A gas flare from the Shell Chemical LP petroleum refinery illuminates the sky on Aug. 21, 2019 in Norco, Louisiana. Photo by Drew Angerer/Getty Images.
Back in the United States, Democrats and Republicans remain apart on the climate issues and the president’s agenda at home is in flux in the politically divided Congress.
Democrats on the U.S. House Select Committee on the Climate Crisis in Washington, D.C., cheered Biden’s pledge Tuesday to slash emissions of dangerous methane gases and help stop deforestation in this decade in a series of public statements and social media posts.
But Republican Rep. Kelly Armstrong, of North Dakota, a member of the select committee, tweeted that new federal rules to cut methane emissions will “stifle innovation in states like North Dakota,” will “make workers suffer” and will raise costs of driving “kids to a baseball game” and of heating homes.
Armstrong describes the plan to reduce climate-polluting methane from oil and natural gas production as a “natural gas tax” that would be passed on to consumers. He described the United Nations climate conference, COP 26, attended by representatives of more than 100 nations, as a “junket.”
U.S. Rep. Garret Graves of Louisiana, the highest ranking Republican on the climate-crisis committee, said nothing on Twitter, Facebook or his congressional website about Biden’s pledges. And U.S. Rep. Buddy Carter, a Georgia Republican, also was silent on the climate summit.
Also finding nothing to say publicly about Biden’s pledges on climate were GOP climate-crisis committee members Anthony Gonzalez of Ohio, Carol Miller of West Virginia, Gary Palmer of Alabama, and Dan Crenshaw of Texas.
Meanwhile, U.S. Rep. Kathy Castor, the Florida Democrat who chairs the climate-crisis select committee, has long called for U.S. and global reductions of methane emissions. Scientists say methane is even more potent than carbon at polluting the atmosphere and fueling climate change.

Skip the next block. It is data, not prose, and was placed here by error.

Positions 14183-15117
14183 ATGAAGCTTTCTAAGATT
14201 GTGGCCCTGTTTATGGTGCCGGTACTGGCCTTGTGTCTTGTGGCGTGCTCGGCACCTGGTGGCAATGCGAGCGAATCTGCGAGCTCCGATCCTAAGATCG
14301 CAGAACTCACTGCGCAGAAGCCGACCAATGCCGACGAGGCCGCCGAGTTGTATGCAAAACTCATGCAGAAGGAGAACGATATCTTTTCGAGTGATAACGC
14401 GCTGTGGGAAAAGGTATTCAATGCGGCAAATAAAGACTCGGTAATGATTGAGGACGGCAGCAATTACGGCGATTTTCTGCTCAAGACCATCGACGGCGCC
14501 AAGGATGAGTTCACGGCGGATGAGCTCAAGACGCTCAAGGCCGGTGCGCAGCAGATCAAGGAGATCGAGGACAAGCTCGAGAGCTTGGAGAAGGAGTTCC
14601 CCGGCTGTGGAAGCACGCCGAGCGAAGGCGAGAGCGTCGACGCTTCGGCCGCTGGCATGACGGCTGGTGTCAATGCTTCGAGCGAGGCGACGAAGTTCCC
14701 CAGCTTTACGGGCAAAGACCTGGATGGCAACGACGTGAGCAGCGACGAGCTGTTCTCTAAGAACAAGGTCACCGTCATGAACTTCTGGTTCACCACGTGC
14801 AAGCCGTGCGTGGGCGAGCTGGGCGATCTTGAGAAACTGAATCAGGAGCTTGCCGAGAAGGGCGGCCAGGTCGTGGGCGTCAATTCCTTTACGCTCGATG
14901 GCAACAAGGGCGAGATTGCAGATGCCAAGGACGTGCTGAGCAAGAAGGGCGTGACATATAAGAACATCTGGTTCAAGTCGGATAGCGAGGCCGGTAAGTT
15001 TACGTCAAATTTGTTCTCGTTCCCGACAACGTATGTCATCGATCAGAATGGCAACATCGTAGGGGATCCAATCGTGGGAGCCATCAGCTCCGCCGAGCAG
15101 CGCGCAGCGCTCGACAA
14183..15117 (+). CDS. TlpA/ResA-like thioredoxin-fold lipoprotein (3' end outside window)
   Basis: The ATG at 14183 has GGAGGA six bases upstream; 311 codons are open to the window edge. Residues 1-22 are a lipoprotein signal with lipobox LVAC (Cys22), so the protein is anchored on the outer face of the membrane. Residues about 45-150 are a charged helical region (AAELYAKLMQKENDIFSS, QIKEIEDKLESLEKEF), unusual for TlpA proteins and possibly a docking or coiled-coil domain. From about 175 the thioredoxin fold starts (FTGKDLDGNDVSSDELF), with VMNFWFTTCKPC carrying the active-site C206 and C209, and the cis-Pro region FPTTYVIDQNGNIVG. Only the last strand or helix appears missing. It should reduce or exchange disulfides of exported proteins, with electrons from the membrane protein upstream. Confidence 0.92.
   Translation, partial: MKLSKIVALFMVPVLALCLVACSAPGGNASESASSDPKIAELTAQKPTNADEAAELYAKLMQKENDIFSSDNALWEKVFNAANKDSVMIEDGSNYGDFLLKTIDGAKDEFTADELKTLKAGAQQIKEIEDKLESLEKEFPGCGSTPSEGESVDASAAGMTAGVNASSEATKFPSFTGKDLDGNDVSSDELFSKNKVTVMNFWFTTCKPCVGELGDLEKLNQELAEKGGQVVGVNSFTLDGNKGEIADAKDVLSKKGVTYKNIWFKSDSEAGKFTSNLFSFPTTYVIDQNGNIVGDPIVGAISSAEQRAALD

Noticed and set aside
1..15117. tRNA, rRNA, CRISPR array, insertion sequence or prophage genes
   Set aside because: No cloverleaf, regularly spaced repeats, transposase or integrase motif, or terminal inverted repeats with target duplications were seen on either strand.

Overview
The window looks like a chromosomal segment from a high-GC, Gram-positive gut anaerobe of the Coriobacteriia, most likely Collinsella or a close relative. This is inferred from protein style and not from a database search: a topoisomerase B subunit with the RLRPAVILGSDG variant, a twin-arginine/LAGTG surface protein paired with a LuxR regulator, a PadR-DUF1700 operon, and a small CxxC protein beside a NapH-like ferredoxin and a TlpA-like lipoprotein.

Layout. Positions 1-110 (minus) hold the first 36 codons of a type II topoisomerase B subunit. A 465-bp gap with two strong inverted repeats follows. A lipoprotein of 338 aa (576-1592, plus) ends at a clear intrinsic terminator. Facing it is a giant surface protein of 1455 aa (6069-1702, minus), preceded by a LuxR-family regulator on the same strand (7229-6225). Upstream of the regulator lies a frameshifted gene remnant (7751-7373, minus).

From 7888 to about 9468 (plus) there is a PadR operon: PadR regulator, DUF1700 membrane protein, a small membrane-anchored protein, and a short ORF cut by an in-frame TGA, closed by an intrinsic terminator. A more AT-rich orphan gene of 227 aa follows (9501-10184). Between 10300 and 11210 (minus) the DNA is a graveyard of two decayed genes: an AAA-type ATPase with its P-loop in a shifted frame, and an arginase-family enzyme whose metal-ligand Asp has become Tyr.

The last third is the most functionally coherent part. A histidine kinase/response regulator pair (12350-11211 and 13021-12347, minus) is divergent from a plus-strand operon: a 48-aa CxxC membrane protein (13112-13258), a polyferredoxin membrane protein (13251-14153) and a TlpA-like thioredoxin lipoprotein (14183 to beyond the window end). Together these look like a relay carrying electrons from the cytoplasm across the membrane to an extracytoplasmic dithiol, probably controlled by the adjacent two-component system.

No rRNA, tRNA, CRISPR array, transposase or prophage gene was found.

“The latest IPCC [global climate science] report warned us of the need to move quickly to reduce global emissions of methane, a super-pollutant that can trap 80 times more heat than carbon dioxide in the short term,” Castor said Tuesday in a statement across all her public communication channels.
“Cutting methane waste from the oil and gas industry is not only necessary; it’s also a win-win for American families, who will see lower gas prices and a cleaner environment,” Castor stated. “President Biden’s actions today follow the science and will protect American families and future generations.”
Castor said “this year’s costly disasters” including historic wildfires in the West and Hurricane Ida’s rampage across a swatch of eastern states demonstrate the necessity of slowing climate change by halting the flow of greenhouse gases accumulating in the atmosphere and blanketing the planet in excessive heat.
In remarks posted Monday and Tuesday, committee member Rep. Sean Casten, a Democrat from Illinois, applauded Biden’s plan, which he praised as not only a climate-change solution but also a much-needed jobs creator. Casten also is a leader in investigating how major oil companies have fueled climate disinformation in an effort to derail clean-energy measures.
“If we want to tackle the #ClimateCrisis in time to leave a livable planet for our kids, we MUST hold them accountable,” Casten tweeted Tuesday.
Oregon Democrat Suzanne Bonamici shared posts from the climate-crisis committee in support of Biden’s methane-reduction plans, which are to be implemented through executive agencies including the Environmental Protection Agency.
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